Ashland Station, NJ Train Collision, June 1884
A SUNDAY SCHOOL EXCURSION TRAIN COLLIDES WITH AN ACCOMMODATION TRAIN.
INSTANTLY KILLING EIGHT PERSONS AND SERIOUSLY INJURING A NUMBER OF OTHERS -- HEARTRENDING SCENES OF THE WRECK.
Camden, N.J., June 16. -- Another terrific accident on the road to the seashore marked the opening of the season Saturday morning. It occurred on the Camden & Atlantic Railroad, between the seven o'clock accommodation train from Atlantic City and a special excursion train from Camden of Lakeside Park, a short distance west of Ashland Station. Both locomotives were entirely demolished, together with the tenders. The following is the list of the dead:
SYLVESTER PALMER, engineer of the accommodation train, aged fifty-two; leaves a wife and three children residing in Atlantic City. He was the oldest engineer on the road, and has been in its employ twenty years. He was considered an exceptionally able man on its line.
GEORGE BAXTER, engineer of the Lakeside train, aged thirty-five; leaves a wife and four children residing in Camden. He served at various periods on the road, his last connection covering three years.
ALBERT SMITH, conductor of the Lakeside train, aged thirty years, leaves a wife and four children, living on Vine Street, Camden. He began as a brakeman ten years ago, and has been a conductor for four years.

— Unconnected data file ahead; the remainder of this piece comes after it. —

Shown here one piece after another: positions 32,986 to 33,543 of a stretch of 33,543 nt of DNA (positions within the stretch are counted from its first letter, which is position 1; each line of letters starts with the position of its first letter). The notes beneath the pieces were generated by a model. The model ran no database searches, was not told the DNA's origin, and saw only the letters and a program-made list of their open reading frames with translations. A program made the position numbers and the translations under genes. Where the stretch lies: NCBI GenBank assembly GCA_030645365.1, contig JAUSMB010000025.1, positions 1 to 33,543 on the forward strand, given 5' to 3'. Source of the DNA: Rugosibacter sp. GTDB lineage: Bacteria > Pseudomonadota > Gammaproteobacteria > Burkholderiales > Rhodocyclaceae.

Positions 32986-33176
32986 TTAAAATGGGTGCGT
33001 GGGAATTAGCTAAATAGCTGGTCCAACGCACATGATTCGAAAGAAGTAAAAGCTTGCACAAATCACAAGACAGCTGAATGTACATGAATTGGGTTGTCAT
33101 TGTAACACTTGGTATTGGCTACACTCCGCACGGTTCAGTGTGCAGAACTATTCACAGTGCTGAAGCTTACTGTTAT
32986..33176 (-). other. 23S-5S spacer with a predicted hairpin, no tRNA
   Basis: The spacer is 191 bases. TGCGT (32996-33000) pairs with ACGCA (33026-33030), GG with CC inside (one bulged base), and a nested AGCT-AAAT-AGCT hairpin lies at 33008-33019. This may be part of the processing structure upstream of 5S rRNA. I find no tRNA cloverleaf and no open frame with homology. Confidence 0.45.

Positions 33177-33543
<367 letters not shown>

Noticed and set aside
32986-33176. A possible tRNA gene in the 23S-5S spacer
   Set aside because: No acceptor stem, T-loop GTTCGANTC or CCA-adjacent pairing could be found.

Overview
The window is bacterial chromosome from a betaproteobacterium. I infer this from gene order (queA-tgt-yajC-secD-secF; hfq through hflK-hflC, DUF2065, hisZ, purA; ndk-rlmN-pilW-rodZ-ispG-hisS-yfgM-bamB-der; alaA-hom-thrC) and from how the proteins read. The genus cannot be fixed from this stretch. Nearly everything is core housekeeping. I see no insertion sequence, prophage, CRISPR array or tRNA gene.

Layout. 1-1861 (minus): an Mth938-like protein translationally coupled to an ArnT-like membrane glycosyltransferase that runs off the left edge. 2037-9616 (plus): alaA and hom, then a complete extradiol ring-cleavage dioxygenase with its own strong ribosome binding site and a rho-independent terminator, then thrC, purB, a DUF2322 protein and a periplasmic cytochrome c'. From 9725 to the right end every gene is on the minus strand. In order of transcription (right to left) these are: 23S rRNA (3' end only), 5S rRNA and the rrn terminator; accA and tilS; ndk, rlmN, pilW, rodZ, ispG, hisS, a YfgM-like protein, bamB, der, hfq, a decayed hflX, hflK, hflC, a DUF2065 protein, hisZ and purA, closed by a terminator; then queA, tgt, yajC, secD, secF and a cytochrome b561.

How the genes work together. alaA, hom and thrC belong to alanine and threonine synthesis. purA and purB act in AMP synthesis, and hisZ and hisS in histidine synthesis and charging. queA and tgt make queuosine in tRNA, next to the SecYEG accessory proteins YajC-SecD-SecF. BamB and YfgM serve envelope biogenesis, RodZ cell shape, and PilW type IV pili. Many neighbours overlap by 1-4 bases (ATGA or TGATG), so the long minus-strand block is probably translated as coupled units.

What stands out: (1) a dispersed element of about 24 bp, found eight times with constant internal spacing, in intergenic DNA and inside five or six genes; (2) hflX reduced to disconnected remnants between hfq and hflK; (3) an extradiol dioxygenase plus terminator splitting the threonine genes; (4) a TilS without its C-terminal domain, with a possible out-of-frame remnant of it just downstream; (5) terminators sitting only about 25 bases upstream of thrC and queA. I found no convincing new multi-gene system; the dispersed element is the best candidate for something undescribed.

SCOTT HILES, mail agent of the accommodation, aged thirty-five years, has been on the road one year.
NICHOLAS BABER, fireman on the accommodation, a fireman from the West Jersey Road, who was recently transferred.
GEORGE EDWARDS, a young man residing at Marlton, crushed.
FRANK FENTON, Supervisor of the road, aged forty-eight years, residing on Benson Street, Camden. He lived but a few moments after being extricated. By profession he was a civil engineer. His daughter was on the train, and when she inquired for her father was innocently told that he had gone on to flag the next train. Subsequently his body was found.
WILLIS CASHEY, aged ten, died from internal injuries.
The following are among the wounded:
HENRY DEETS, special officer, residing at No. 282 Chestnut Street, Camden, scalded and hip broke.
LEONARD BAUSCH, who keeps the shooting gallery at Lakeside Park, back hurt and badly scalded about the face and body.
FRANK McCORMICK, an excursionist, left leg broken and scalded about the body.
JOHN ROSENBAUM, express agent, badly injured about the back and head. Residence in Atlantic City.
ALBERT GLEEN, conductor, residence at Atlantic City, shocked and internally injured. His hip was broken and spine injured.
CORA MAY LIPPINCOTT, aged twelve, Camden, and her brother EUGENE, aged sixteen, legs slightly hurt.
LOUIS McLEON, fireman of the excursion train, injured about the head.
JOHN LAGER, of Berlin, an excursionist, internally injured.
CHARLES H. HAND, right hand badly cut.
HARRY C. CHEW, Atco, hurt about the body.
J. G. WARNER, Atlantic City, contused scalp.
GEORGE ST. GEORGE, Atco, right arm badly fractured.
JOSEPH MOORE, news agent, face badly cut.
J. H. LOOY, Kirkwood, cut about the body.
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